Thursday, 27 September 2012

Sabbatical with Question Marks and Wodwo

I am back from my sabbatical term, which I liked so much that it is rather difficult to get back on the teaching track. Not that this was an ideal sabbatical, because being a member and a chair of a variety of committees at my university, I could not leave behind all the duties I have, and these distracted me from pure research and writing to some extant. Nevertheless, even with this limitation I just loved to be free from teaching responsibilities to be able to read and learn. Also I wrote as much as I could, for the record and for my bosses who may read this post, I finalized a volume of essays on Tudor cultural issues, an article on a fascinating early modern book, started another one on the decorated initials in the early prints of Hamlet and some blog posts on the critical assessment of digital textabases of Shakespeare.  Also I could attend some conferences in Sevilla, in Budapest, in Edinburgh and at our university, and these conferences occasioned meeting good scholarly friends, and making some new friends from the UK, through the US to the Czech Republic. The climax of the sabbatical was the month I could spend at the Nanovic Institute, University of Notre Dame, a place ideal for the scholarly hermit.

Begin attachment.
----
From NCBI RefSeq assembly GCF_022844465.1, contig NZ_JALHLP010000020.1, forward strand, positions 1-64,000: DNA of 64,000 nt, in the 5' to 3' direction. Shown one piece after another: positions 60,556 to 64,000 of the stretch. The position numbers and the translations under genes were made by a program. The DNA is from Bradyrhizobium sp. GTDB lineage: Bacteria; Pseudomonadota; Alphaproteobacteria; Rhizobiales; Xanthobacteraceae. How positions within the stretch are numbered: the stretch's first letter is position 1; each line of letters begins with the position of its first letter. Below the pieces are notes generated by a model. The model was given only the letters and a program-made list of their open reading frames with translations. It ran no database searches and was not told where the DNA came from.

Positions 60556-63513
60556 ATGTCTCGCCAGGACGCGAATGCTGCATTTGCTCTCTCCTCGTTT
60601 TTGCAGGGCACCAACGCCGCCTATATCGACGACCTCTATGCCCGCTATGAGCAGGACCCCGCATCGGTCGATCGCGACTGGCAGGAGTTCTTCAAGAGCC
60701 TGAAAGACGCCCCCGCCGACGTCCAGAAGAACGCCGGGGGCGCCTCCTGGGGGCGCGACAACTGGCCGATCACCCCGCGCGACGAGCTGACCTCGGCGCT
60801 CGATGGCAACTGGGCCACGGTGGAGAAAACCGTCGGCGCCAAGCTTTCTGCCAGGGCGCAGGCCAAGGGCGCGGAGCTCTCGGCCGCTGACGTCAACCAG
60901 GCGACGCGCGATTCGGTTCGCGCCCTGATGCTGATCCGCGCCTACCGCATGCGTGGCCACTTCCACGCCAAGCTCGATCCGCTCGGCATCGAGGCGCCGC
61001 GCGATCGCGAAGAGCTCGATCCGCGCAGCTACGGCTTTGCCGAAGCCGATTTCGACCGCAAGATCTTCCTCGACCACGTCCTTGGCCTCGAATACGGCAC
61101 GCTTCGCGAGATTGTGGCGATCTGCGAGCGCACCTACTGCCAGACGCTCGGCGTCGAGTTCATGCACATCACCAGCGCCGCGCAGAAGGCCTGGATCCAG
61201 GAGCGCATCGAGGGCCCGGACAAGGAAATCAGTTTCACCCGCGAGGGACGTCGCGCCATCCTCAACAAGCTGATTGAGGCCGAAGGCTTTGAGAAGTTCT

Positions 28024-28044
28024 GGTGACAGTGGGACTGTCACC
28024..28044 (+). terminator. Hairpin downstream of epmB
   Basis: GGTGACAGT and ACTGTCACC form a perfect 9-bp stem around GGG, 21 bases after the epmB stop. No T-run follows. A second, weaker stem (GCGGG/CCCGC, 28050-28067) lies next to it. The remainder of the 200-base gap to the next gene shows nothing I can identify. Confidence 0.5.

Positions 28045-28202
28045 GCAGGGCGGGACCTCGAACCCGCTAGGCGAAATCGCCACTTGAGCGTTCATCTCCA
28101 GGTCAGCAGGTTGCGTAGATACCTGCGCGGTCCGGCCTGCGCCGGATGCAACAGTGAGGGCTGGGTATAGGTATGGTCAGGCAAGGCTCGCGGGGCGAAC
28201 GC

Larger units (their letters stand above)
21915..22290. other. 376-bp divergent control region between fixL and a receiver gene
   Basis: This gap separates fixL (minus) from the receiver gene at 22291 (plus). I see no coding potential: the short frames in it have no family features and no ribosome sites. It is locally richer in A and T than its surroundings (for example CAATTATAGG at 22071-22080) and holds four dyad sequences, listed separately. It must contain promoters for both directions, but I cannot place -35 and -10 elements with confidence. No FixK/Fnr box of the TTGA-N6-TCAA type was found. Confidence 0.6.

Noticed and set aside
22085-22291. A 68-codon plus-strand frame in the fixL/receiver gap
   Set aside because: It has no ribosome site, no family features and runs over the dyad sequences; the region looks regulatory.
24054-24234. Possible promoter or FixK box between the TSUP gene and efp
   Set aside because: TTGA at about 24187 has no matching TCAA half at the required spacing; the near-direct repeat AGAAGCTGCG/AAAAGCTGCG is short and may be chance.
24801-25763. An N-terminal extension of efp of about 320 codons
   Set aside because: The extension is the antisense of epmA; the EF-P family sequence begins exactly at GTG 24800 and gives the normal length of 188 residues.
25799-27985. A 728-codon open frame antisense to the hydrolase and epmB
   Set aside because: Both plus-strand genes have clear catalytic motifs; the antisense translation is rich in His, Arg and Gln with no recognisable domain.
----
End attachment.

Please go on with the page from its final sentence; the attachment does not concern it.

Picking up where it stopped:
Even though I had such ideal circumstances I did not achieve everything I intended. Before the sabbatical I prepared for a really beneficial leave during which I intended to complete, or at least draft a monograph on the 21st-century digital reception of Shakespeare. First and foremost I read and considered when preparing for the term whatever has been written about a sabbatical at ProfHacker. I also made plans, e.g. how many words are to be written every day so as to achieve the desired objective. And actually I think I could keep to that and yet not even the first draft of the volume has been completed. So in a word, planning was not enough. Throughout the leave I wrote for immediate requests, for coming conferences, did editing, because these were obligations I could not postpone. Although all or most of these activities formed steps towards the writing of the volume, reconsiderations of the general topic from a variety of angles, for a variety of purposes and audiences and all these did good to the future volume but were and are not identical with the generation of pages for the book itself. This is so even if the pages written in English and Hungarian will all be part of the book in the long run. Thus, from the perspective of the ultimate aim of the sabbatical, it turned out to be something less successful.